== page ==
Friday, 31 August 2012

28mm Wood Elf Ranger from Chainmail/WotC

This figure, sculpted by Paul Muller, was two-part, with the second part obviously the left-hand hand-axe. That needed pinning, but it was easy. A good sculpt, if somewhat two-dimensional. The figure is used as a commander in the AD&D-based Chainmail skirmish game (RIP) from WotC.
I decided to paint him as a heavily armoured fighter instead of a ranger, that is, metal armour instead of leather.
Paints used (Vallejo unless otherwise noted)
Armour – Citadel Chainmail
Wood – Panzer Aces 310 Old Wood
Cloak, inside – 913 Yellow Ochre
Cloak, fur – 987 Medium Grey
Leather – 843 Cork Brown
Flesh – 955 Flat Flesh
Washed with Army Painter Strong Tone ink
Hair – Coat d’Arms 223 Horse Tone Chestnut with a wash of Army Painter Dark Tone ink.

Saturday, 25 August 2012

Crew for the Hasegawa 88 mm Flak 18 in 1/72

So here is the crew for the 88 mm I just built.
Really not very good figures, rather crude, especially the equipment. Anyway, they work on the table-top, and that is the crucial thing.
I liked the extra ammo-boxes and shells, they make for interesting details.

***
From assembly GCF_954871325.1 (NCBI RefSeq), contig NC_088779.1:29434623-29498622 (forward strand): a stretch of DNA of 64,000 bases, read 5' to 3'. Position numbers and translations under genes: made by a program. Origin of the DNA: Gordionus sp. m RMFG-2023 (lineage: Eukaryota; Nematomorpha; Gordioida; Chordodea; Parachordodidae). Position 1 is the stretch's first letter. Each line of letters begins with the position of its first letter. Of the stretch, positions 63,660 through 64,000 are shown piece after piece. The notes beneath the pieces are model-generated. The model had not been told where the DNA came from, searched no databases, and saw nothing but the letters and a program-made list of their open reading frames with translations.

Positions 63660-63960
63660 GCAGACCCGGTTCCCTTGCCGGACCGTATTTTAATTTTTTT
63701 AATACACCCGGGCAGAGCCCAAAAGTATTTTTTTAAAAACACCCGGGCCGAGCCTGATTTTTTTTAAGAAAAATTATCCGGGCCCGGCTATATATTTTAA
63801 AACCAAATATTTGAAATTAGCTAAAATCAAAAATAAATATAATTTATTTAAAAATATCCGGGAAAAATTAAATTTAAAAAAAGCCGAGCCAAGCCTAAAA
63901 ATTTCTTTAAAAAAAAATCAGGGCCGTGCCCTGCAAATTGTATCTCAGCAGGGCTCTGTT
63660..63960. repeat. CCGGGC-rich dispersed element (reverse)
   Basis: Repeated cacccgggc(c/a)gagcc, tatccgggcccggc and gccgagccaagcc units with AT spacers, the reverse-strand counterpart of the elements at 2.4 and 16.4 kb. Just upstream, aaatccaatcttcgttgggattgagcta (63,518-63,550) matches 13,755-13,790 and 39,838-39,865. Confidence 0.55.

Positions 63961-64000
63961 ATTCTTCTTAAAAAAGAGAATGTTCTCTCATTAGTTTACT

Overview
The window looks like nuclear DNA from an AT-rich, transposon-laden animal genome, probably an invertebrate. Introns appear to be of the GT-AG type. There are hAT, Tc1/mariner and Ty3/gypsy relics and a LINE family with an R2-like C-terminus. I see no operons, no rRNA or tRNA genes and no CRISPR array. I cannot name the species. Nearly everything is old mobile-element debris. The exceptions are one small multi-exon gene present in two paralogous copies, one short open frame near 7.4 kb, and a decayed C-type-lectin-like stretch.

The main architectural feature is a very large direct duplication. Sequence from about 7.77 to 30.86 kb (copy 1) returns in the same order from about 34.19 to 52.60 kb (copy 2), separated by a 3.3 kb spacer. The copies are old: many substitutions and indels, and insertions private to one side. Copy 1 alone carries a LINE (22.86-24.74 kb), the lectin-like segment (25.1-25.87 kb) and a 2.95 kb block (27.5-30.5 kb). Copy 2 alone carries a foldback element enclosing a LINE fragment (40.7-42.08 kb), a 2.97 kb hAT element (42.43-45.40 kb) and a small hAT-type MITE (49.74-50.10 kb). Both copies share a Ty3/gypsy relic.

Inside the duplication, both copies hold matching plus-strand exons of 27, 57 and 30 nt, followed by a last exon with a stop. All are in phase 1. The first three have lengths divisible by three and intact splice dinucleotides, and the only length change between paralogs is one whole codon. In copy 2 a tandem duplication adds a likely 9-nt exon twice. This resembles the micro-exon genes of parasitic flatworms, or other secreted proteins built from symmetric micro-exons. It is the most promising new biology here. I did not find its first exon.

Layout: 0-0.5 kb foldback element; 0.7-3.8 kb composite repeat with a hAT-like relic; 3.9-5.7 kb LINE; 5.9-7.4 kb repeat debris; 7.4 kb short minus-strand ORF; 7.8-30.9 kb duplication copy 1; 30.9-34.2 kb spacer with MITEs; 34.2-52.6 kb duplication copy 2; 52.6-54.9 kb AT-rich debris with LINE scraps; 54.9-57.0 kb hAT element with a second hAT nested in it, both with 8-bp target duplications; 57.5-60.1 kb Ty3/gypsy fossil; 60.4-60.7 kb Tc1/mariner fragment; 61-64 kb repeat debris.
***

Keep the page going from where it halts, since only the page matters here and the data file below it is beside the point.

Paints used (Vallejo unless otherwise noted)
Uniform: 830 German Field Grey
Trousers: 836 London Grey
Helmet: 869 Basalt Grey
Belt and boots: Black
Washed with Citadel black wash
Skin: 955 Flat Flesh washed with Army Painter Quickshade Soft Tone Ink.
Everything coated with matte varnish.

Wednesday, 22 August 2012

Revell 10,5 cm leFH 18 in 1/72

The kit “German Artillery WWII” is a real gem. It consists of two 105 mm leFH 18 (leichte Feldthaubitze), one in a towed position and the other in action, seven crewmembers standing (one of them is less good, I won’t use that one), a six-horse team with three riders, a limber with an additional four crew and one horse with rider. A total of two guns, one limber, seven horses and 15 men in one kit. I bought in on a sale for about €5, a phenomenal price.
So this would seem to be a perfect set, and it would get highest possible grades… if only it had been in hard plastics. Now that is sadly not the case, instead we get a rather soft plastic.
That gave me a lot of problems:
- Glue doesn’t stick, neither ordinary plastics glue, nor my Loctite superglue.
- Some of the tinier pegs broke when I cleaned the flash from them, meaning I had to drill holes and peg the parts with plastic rod. This happened with the peg fastening the gun to the carriage and also on the pegs joining the spades to the carriage.  A nuisance.
- As usual paint doesn’t stick… Partly solved with white glue but I still had problems with these large areas. I believe that I should spray paint over the glue in the future, to avoid smearing glue/paint.
Anyway, the two guns are finished, they look OK and will serve well in future games. The crew is on the painting table, and the horses and limber moved back to the plastics mountain.

Monday, 20 August 2012

Hasegawa 88mm Flak 18 in 1/72

This kit has been in the “mountain” ever since I decided to re-start WWII, in 2007. It was time to do something about it, and you could always use an 88… I built this and a couple of other German guns at the same time.